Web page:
The most likely scenario (if Universal were for sale) is that one of the tech majors (Apple, Alphabet, Amazon, Facebook) swoops in. Given Google’s long-held antipathy for the traditional copyright regime, Alphabet is not the most likely, while Facebook is too early in its music journey (though check back in 18 months if all goes well). Apple and Amazon are different cases entirely. Both companies are run by teams of older executives whose formative cultural reference points were shaped by traditional media companies. These are companies that, even if they may not state it, see themselves as the natural evolution of media, moving it from the physical era of transactions to the digital era of access. Thus far, Apple and Amazon have focused principally on distribution, although both have invested in rights too. Apple less so, (e.g. Frank Ocean, Chance the Rapper) but Amazon much more so (e.g. Man in the High Castle, Manchester by the Sea). Acquiring a major media company is a logical next step for Amazon. A TV studio and, or network would likely be the first move (especially as Netflix will likely buy one first, forcing Amazon’s hand), but a record label wouldn’t be inconceivable. And it would have to be a big label – such as UMG, that would guarantee enough share of ear to generate ROI. Apple though, could well buy a sports league, which would use up its budget.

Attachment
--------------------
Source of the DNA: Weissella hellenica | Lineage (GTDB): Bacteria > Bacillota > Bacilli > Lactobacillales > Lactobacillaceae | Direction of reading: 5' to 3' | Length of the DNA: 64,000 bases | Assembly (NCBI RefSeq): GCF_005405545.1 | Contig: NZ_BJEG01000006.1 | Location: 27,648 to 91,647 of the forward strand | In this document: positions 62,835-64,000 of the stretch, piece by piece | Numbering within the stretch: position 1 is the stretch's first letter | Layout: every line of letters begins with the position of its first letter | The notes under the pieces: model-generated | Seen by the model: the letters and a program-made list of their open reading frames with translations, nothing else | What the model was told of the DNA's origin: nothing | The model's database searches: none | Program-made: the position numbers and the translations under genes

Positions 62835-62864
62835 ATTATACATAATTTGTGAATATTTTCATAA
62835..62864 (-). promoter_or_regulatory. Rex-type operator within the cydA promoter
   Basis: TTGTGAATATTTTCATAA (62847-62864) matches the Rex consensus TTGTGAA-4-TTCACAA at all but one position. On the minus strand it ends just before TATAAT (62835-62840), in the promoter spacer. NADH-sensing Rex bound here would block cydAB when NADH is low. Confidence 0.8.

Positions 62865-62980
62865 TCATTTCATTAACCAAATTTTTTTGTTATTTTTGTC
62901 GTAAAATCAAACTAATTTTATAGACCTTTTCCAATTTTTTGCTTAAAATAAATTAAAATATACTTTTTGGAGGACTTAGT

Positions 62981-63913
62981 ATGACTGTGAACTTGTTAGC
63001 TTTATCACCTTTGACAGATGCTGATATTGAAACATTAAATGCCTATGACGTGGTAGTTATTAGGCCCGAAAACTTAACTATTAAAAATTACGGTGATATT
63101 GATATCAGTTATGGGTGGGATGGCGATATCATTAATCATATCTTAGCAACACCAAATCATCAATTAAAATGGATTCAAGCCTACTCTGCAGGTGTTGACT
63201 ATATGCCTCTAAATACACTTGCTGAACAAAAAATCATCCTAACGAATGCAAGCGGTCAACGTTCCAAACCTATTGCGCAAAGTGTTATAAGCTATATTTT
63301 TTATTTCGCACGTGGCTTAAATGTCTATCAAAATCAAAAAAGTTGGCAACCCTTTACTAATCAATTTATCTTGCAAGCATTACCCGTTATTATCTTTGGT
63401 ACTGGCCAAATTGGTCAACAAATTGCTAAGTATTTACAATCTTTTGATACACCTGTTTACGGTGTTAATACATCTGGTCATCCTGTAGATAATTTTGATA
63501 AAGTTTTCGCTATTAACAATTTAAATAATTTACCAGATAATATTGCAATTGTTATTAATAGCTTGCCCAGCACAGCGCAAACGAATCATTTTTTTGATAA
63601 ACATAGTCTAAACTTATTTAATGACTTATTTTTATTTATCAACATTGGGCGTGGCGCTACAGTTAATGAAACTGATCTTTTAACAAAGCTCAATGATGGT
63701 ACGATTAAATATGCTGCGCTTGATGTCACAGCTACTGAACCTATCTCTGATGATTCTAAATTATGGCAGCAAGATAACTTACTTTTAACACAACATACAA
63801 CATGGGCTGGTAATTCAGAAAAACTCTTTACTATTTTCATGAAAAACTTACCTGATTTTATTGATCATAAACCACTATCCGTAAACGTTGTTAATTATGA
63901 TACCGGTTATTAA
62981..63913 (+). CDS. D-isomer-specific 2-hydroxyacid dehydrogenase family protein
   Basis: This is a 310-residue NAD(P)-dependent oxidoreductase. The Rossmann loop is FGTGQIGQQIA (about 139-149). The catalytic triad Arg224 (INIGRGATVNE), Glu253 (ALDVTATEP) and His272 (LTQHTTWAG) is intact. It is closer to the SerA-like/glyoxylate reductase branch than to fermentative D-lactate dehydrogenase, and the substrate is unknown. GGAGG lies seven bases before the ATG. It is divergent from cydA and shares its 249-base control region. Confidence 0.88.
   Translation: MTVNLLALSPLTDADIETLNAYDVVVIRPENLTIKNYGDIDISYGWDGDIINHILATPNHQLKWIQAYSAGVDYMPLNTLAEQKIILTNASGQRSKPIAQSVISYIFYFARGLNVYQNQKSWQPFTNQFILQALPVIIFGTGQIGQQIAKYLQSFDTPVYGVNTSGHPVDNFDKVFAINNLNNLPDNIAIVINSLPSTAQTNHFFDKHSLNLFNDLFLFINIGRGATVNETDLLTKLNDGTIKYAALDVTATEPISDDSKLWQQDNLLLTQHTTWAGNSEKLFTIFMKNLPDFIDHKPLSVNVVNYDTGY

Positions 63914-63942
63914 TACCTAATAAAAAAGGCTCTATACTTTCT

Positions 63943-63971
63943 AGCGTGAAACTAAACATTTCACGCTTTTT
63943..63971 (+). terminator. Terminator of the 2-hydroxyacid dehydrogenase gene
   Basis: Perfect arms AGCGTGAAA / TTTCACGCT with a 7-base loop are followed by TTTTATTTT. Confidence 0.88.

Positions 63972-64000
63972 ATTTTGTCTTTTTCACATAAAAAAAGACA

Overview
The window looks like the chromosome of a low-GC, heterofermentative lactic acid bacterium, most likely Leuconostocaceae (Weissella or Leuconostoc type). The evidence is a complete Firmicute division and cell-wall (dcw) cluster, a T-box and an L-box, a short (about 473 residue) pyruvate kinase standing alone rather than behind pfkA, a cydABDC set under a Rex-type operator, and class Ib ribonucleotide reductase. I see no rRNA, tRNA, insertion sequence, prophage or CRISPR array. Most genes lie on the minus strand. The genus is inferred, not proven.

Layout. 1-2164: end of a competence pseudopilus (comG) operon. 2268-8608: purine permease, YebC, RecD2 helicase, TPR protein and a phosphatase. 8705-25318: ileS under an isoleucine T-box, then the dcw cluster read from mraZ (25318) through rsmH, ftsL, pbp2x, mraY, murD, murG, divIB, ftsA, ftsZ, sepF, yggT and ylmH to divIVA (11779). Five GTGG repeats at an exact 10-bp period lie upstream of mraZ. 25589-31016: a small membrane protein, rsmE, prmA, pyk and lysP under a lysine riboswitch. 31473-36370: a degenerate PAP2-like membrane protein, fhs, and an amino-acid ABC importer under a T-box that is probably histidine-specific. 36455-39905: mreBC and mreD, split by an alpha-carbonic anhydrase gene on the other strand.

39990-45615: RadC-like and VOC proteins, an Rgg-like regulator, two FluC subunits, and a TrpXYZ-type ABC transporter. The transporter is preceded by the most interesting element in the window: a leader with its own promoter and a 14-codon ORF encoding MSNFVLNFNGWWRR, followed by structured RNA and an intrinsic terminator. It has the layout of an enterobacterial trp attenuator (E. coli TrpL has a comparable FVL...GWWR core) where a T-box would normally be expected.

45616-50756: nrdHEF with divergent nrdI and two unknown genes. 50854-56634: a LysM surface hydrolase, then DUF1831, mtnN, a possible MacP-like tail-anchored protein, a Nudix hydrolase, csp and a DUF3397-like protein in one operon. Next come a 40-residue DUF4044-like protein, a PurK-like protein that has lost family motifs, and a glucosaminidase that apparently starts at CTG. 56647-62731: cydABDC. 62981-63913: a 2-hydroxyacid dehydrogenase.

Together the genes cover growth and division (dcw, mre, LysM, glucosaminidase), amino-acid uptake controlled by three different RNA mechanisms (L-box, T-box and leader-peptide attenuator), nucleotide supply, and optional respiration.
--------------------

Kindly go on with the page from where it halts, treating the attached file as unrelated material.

The Spotify option

While the tech majors are more likely long-term buyers of Universal, Spotify arguably needs it more (and is certainly less distracted by other media formats). Right now, Spotify has a prisoner’s dilemma; it knows it needs to make disruptive changes to its business model if it is going to create the step change investors clearly want (look at what happened to Spotify’s stock price despite an impressive enough set of Q1 results). But it also knows that making such changes too quickly could result in labels pulling content, which would destroy its present in the hope of building a future. Meanwhile, labels are worried Spotify is going to disintermediate them but can’t risk damaging their business by withdrawing content now – hence the prisoner’s dilemma. Neither side dares make the first move.